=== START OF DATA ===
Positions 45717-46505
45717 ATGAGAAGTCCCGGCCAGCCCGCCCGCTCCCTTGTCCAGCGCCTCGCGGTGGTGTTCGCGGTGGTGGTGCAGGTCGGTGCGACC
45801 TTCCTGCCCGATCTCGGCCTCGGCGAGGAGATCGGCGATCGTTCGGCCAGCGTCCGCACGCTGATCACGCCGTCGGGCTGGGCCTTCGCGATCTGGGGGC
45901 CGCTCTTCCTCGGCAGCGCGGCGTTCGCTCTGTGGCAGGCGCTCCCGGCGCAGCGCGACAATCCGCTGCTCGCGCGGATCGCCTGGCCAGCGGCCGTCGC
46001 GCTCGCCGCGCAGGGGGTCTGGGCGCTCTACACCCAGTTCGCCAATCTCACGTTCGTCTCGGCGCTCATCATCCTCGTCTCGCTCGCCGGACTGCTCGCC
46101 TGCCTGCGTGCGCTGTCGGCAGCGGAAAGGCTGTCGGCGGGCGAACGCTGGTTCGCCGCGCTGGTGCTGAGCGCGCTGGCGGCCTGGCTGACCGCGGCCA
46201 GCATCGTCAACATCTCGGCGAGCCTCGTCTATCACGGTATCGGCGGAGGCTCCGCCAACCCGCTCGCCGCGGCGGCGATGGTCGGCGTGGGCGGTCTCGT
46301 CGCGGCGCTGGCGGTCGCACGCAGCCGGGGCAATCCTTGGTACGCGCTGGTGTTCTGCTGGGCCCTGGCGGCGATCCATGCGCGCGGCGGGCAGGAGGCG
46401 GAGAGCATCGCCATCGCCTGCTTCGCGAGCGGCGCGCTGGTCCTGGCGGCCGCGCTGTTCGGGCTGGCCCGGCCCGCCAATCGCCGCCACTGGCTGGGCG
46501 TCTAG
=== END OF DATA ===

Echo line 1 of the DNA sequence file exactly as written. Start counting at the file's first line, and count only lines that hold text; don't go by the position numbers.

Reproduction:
Positions 45717-46505